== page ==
Programme / Promotion of Arab Women in Science‹ back to Programme lister
Wednesday / 8 nov
14:30 - 16:00
- Prof. Wejdan Abu Elhaija
- HRH Princess Sumaya Bint El Hassan, President of Royal Scientific Society, Chair of WSF 20
The session seeks to strengthen lifelong learning trends for Arab women and highlight its mechanisms, approaches and technical platforms in order to utilize them within the contexts of education and work. Arab women have contributed significantly to scientific disciplines despite the numerous challenges faced by many Arab countries which include cultural and other constraints, but mainly the reluctance of women to opt for science, technology, engineering and mathematics (STEM) specializations. This trend, it must be admitted, is slowly but surely changing and women are more and more visible in the STEM related research and teaching. However, the pace of change is rather slow.
According to statistics published in the UNESCO SCIENCE REPORT Towards 2030, the global participation of women in science and research is rather sluggish. Women do pursue bachelor and master degrees, and in several regions even outnumber men at these levels, representing about 53% of graduates. A quick drop in numbers seems to come abruptly after this phase, at PhD level, when all of a sudden male graduates (57%) overtake women. The disparity becomes even wider at the researcher level, with men representing 72% of the global cluster. Obviously, the larger percentage of women in tertiary education does not necessarily lead to their greater visibility in research.
Statistics in the UNESCO SCIENCE REPORT Towards 2030 also brings to focus that the presence of women in science and research differs according to the field of study. Presently, women surpass men in the broad fields of health and welfare in most regions of the world, but fall behind in other disciplines of science. For instance, their absence is most notable among engineering graduates. In Jordan, women researchers make up 5.3% in the field of Engineering and Technology, 12.6 % of Natural sciences, 30.8% in Medical Sciences and 21.5 % in Agricultural sciences and 31.9% in Social sciences and humanities.
A survey of 10 prestigious journals in environmental biology, natural resource management and plant sciences studied the number of women on editorial boards and among editors from 1985 to 2013. The result was self-explanatory: Women made up 16% of subject editors, 14% of associate editors and 12% of editors-in-chief (Cho et al., 2014).
It is clear that national universities, where future scientists and researchers are born, need to drastically rethink their vision and strategy in responding to current and future labor market demands. We need to create interrelated disciplines that combine scientific specializations with technological abilities and business management skills which help to increase the choices for women in science, and integrate them smoothly into the labor market while developing their ability to adapt to changing conditions. We need to create and enforce a comprehensive national framework for academic and career guidance that adopts advanced mechanisms and modern means that can guarantee success.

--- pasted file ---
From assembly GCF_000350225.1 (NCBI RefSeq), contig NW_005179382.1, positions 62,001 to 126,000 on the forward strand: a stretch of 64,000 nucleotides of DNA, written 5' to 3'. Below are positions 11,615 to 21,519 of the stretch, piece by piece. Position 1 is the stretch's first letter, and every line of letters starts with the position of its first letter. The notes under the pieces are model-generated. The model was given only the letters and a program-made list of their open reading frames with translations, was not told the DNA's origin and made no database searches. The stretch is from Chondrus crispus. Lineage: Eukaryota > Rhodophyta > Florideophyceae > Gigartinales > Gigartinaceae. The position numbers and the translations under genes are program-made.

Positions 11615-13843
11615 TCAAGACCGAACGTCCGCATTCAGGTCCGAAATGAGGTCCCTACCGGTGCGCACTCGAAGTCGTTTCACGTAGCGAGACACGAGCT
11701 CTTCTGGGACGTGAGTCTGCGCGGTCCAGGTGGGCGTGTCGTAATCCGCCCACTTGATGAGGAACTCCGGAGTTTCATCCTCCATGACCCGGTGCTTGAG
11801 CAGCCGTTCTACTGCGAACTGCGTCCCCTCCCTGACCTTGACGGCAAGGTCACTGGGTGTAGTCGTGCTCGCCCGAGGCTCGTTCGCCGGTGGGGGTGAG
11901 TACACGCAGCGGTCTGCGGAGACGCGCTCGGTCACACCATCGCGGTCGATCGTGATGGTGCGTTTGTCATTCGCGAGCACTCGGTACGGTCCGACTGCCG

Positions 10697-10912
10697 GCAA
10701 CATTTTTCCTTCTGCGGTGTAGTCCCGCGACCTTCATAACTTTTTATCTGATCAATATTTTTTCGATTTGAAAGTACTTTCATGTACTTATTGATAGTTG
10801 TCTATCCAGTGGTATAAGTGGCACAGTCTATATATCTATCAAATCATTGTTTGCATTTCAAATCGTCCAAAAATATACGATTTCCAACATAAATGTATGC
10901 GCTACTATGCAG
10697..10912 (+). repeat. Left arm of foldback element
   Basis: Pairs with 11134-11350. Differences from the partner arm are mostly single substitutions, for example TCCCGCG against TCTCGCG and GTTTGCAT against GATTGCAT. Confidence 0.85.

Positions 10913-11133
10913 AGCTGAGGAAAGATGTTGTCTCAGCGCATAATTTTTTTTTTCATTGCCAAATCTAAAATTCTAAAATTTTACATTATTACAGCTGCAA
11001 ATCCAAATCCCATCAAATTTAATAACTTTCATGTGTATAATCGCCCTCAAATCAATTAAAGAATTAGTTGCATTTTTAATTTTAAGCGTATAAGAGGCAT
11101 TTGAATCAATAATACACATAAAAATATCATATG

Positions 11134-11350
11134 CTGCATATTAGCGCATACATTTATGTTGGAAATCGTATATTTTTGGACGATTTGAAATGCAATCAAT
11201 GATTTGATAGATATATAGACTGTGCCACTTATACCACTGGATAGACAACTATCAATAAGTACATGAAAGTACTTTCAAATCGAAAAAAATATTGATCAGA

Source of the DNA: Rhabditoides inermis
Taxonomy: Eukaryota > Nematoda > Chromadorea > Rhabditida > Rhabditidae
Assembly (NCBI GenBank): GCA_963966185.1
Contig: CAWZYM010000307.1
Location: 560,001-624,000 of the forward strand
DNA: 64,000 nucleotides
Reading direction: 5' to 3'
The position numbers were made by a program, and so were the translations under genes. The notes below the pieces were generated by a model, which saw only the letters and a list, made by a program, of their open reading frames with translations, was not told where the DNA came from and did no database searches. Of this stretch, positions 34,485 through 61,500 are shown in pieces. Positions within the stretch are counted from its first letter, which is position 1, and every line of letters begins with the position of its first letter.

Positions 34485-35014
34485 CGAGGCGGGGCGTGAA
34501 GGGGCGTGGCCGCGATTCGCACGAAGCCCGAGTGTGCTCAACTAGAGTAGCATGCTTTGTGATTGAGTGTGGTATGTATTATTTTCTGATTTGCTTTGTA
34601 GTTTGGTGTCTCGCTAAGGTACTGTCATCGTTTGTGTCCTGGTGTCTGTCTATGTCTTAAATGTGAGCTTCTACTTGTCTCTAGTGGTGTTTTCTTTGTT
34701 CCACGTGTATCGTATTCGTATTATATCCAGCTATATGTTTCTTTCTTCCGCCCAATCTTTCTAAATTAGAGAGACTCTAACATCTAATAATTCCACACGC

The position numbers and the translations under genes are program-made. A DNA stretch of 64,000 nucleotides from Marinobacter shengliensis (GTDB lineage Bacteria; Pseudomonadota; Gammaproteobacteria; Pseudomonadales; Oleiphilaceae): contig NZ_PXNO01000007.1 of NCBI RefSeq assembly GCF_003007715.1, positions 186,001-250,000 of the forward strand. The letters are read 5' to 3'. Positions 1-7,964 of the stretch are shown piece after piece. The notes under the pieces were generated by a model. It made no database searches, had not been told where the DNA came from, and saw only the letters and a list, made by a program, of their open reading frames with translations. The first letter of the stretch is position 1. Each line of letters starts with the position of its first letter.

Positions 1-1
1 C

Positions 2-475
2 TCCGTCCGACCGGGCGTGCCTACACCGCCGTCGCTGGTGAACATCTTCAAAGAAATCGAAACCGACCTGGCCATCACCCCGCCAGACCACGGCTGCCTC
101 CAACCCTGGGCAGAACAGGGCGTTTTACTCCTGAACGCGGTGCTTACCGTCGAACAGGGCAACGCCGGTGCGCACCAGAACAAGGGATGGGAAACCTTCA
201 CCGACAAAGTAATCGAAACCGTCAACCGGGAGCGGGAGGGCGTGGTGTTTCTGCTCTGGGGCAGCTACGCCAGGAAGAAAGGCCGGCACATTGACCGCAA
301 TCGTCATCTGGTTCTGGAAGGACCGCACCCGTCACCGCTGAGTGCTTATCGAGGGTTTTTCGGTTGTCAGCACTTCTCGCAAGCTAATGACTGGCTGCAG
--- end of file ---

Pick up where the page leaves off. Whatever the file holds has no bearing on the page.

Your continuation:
This session aims to highlight Arab women’s achievements in science, technology, engineering and mathematics, identify and close gaps in these areas, and focus on the potential offered by STEM fields for more dynamic women leaders and role models.
The session will address the following issues:
- Highlighting mechanisms, approaches and technical platforms to utilize Arab women scientists within the contexts of education and work.
- Highlighting Arab women’s achievements in science, technology, engineering and mathematics, identify and close gaps in these areas, and focus on the potential offered by STEM fields for more dynamic women leaders and role models.
- The need to create and enforce a comprehensive national framework for academic and career guidance that adopts advanced mechanisms and modern means which can guarantee success.
- Arab women’s participation in the private sector: Careers for women in high-tech
- Gender issues in scientific research
- Gender perspectives related to scientific careers
- Women and leadership
- Strategies to attract girls into STEM programs
- International organizations and their policies to empower women engineers and scientists
- The contribution of women to the region’s growth and sustainable development
- Strategies to make women’s contributions more visible
- Harnessing the full potential of women and overcoming barriers that continue to hinder equal participation
- The importance of regional dialogue and cooperation to help to achieve these goals
- Adhra Al Mawali, Director of Studies and Research Centre, Ministry of Health
- Itimad Soufi, Senior Advisor for Nuclear Affairs, Ministry of Energy, Mines and Sustainable Development
- Nivine Khachab, Laureate, L’Oréal UNESCO Award For Women In Science
- Tala Haddad, Healthcare Engineer , King Hussein Cancer Center